Increased Libido
  • We report a case of a 58-year-old woman who complained of progressive hirsutism, nervousness, irritability, anxiousness and an increased libido. Examination showed an unusual redness of her head, décolleté, palms and soles of her feet.[ncbi.nlm.nih.gov]
  • The majority of the cases is diagnosed in the presence of a hyperandrogenic state with signs of virilization (hirsutism, acne, deep voice, mammary atrophy, increased libido, clitoromegalia) ( 2 - 5 ).[scielo.br]
Anxiety Disorder
  • The patient showed significant regression of clinical signs and symptoms, including the anxiety disorder.[ncbi.nlm.nih.gov]
Irritability
  • Both men suffered from severe restlessness, insomnia and irritability, which they described as intolerable and disrupting normal life activities.[ncbi.nlm.nih.gov]
Insomnia
  • Both men suffered from severe restlessness, insomnia and irritability, which they described as intolerable and disrupting normal life activities.[ncbi.nlm.nih.gov]
Testicular Mass
  • Hereby, we present the case of two brothers affected by 11-β hydroxylase deficiency and presenting with bilateral testicular masses.[ncbi.nlm.nih.gov]
  • A testicular mass is almost always present, and further imaging and histopathological findings are used to identify the exact tumor type.[symptoma.com]
Painless Testicular Mass
  • Each patient had a well circumscribed, painless testicular mass, increased serum testosterone (101 and 444 ng/dl [normal 0 to 25]), normal gonadotropins and negative alpha-fetoprotein levels.[ncbi.nlm.nih.gov]
  • Presents a painless testicular mass. Tumor cells may produce androgen, estrogens or both and presents with gynecomastia or precocious puberty; symptoms usually regress with excision.[auanet.org]
Testicular Pain
  • In the other patients diagnosis was made by ultrasound performed for testicular pain (4 patients, 16.6%) or the appearance of gynecomastia (3 patients, 12.5%). Frozen section examination was done in 20 of 24 patients (83%).[ncbi.nlm.nih.gov]
  • Indications for Leydig Cell Tumor of the Testis include: Loss of libido Overdevelopment of breasts in males (gynecomastia) Breast pain, especially if accompanied by enlargement Trouble breathing Headache Low blood pressure Anemia Testicular pain, lump[dovemed.com]
Testicular Disease
  • Schweyer , Tumoren des Gonadenstromas, Der Pathologe , 2014 , 35 , 3, 245 CrossRef 11 Giorgio Bozzini , Stefano Picozzi , Dario Ratti , Stefano Casellato , Luca Carmignani , Long-term follow up with sparing surgery for testicular diseases: A safe choice[onlinelibrary.wiley.com]
Scrotal Mass
  • The malignant forms are generally discovered in elder men presenting a scrotal mass with no hormonal changes [1-7]. We describe a small and rare benign Leydig cell tumor found incidentally in an old man.[smirg.org]

Workup

The initial diagnosis of a testicular tumor can be rather easily made with a proper physical examination that will palpate a mass and a detailed patient history that will assess the course and progression of symptoms [6]. However, a mass may not always be present, especially in the beginning of tumorigenesis. For this reason, a detailed laboratory workup is necessary. In all patients in whom signs of excess androgen production are present, serum values of luteinizing hormone (LH), follicle-stimulating hormone (FSH), estrogen, estradiol, progesterone, adrenocorticotropin hormone (ACTH) and cortisol should be evaluated [1] [6]. Testosterone levels will almost always be raised in the setting of precocious puberty, whereas increased estrogen and estradiol are seen in patients who suffer from feminization and gynecomastia [1] [6]. It should be noted that tumor markers for testicular tumors, including alpha-fetoprotein (AFP), beta-human chorionic gonadotropin (β- hCG), lactate dehydrogenase (LDH) and placental alkaline phosphatase (PALP) are negative, as they are only useful for germ cell testicular tumors [1] [3] [4] [6]. In addition to clinical and laboratory studies, imaging procedures, such as ultrasonography (US) of the testes, is the next step in confirming the diagnosis [2] [3] [6]. A homogeneous hypoechoic appearance on US is the hallmark of a benign Leydig cell tumor, but if the lesion is heterogeneous, malignant transformation should be suspected, in which case computed tomography (CT) and magnetic resonance imaging (MRI) of the pelvis and abdomen are recommended to exclude metastatic spread [1] [2] [3] [4] [6]. A definite diagnosis is made after a biopsy and subsequent histopathological examination with immunohistochemistry [1]. α-Inhibin, but also calretinin and Melan-A are reliable markers for differentiation between sex cord stromal tumors and germ cell tumors of the testes [1].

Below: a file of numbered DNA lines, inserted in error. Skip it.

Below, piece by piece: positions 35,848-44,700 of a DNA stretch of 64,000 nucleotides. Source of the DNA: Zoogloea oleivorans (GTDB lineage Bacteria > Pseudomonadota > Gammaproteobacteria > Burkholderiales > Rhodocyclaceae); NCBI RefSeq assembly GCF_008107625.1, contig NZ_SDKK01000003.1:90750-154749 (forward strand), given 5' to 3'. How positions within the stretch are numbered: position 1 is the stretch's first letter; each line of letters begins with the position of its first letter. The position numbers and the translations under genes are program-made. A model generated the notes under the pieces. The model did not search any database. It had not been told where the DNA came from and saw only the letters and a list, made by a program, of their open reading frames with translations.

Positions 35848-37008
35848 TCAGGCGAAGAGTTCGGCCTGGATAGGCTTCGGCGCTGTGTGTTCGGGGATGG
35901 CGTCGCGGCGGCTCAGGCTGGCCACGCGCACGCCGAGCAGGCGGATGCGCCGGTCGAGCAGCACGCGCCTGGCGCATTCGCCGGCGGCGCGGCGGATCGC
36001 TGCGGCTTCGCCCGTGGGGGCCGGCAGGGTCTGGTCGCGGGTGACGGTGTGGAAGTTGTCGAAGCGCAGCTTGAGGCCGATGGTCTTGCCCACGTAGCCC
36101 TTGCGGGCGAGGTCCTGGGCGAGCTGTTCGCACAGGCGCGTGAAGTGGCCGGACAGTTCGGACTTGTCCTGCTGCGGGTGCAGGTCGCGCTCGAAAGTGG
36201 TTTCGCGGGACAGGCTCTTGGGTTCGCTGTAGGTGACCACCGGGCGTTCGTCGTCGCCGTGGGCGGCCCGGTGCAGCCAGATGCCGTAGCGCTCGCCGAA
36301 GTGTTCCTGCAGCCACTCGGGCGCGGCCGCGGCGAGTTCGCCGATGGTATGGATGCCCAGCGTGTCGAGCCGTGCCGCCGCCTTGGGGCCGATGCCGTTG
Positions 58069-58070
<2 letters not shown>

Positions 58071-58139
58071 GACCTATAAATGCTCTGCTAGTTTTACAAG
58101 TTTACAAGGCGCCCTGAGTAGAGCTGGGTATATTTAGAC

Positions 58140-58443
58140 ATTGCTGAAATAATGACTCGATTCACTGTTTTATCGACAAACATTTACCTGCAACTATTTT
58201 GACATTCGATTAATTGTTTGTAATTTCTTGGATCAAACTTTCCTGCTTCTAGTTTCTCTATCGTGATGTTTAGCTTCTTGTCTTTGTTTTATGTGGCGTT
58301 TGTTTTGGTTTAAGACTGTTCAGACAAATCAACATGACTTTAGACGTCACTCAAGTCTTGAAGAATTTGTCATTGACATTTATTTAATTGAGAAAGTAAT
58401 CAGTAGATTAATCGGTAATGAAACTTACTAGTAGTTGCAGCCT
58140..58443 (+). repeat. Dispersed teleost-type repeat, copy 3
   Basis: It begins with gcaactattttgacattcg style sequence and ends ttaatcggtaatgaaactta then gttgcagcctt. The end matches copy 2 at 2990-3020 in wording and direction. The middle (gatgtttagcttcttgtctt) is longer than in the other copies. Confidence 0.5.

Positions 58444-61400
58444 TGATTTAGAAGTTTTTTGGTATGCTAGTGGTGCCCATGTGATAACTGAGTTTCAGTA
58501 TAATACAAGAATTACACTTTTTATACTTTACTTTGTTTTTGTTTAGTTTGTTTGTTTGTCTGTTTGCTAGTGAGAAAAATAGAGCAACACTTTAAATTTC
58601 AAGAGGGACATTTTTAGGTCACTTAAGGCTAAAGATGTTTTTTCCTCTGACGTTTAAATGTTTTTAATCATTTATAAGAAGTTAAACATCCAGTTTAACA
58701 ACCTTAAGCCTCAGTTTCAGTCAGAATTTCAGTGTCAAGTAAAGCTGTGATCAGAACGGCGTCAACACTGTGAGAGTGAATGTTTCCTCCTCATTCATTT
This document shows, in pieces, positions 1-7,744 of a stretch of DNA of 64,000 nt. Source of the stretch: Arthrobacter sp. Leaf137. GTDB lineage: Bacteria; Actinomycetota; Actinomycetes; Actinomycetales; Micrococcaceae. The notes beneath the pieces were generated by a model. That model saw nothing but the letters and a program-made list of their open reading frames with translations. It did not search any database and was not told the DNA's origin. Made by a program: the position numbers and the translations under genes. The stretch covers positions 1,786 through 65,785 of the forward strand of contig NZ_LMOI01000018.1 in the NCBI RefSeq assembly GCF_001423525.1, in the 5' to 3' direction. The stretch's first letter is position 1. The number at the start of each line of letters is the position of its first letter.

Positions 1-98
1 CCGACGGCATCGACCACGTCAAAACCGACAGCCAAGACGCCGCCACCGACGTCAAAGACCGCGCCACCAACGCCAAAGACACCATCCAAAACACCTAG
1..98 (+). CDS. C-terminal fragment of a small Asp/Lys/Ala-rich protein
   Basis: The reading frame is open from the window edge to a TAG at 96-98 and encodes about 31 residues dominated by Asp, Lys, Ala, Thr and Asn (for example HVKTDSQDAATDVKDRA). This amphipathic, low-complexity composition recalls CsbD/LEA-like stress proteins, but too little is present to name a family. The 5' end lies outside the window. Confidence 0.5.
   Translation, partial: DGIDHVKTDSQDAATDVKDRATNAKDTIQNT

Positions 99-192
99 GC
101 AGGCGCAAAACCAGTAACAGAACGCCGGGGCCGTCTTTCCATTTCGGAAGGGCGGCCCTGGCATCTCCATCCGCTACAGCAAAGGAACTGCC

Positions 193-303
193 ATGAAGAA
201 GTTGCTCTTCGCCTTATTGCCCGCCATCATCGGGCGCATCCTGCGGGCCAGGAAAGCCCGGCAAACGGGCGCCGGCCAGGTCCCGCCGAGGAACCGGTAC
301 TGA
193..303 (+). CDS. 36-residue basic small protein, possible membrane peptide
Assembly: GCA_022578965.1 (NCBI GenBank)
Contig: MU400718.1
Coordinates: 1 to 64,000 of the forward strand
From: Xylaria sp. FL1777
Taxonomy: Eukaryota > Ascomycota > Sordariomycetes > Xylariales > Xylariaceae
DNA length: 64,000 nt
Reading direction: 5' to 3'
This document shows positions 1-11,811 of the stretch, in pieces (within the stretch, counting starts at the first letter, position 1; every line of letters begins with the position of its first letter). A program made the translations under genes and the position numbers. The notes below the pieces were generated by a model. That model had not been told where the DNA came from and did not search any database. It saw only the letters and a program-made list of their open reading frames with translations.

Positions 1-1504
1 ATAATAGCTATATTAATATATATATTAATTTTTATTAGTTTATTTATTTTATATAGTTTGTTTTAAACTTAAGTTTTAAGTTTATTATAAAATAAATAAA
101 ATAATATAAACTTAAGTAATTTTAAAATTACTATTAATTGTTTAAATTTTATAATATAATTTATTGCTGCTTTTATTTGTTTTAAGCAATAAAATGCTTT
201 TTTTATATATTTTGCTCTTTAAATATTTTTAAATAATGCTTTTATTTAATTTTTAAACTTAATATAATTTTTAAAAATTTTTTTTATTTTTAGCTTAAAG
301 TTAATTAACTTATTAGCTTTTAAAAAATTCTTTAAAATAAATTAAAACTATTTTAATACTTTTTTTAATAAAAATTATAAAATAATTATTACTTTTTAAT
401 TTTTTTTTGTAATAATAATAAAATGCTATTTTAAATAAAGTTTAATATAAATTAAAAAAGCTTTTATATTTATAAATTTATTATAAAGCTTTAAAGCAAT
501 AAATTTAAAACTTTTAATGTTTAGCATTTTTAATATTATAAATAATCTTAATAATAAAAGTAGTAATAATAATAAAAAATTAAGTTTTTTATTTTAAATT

Treatment

  • We report on the--to our knowledge--first treatment experiment with imatinib in a patient with metastatic Leydig cell tumor. Unfortunately, the tumor progressed during treatment.[ncbi.nlm.nih.gov]
  • Testis-sparing surgery was the first-line treatment ( 9 , 13 , 15 , 17 , 18 , 20 – 22 ).[frontiersin.org]

Prognosis

  • Abstract Malignant Testicular Leydig Cell tumors (leydigomas) are extremely rare to occur and mostly carry a bad prognosis.[ncbi.nlm.nih.gov]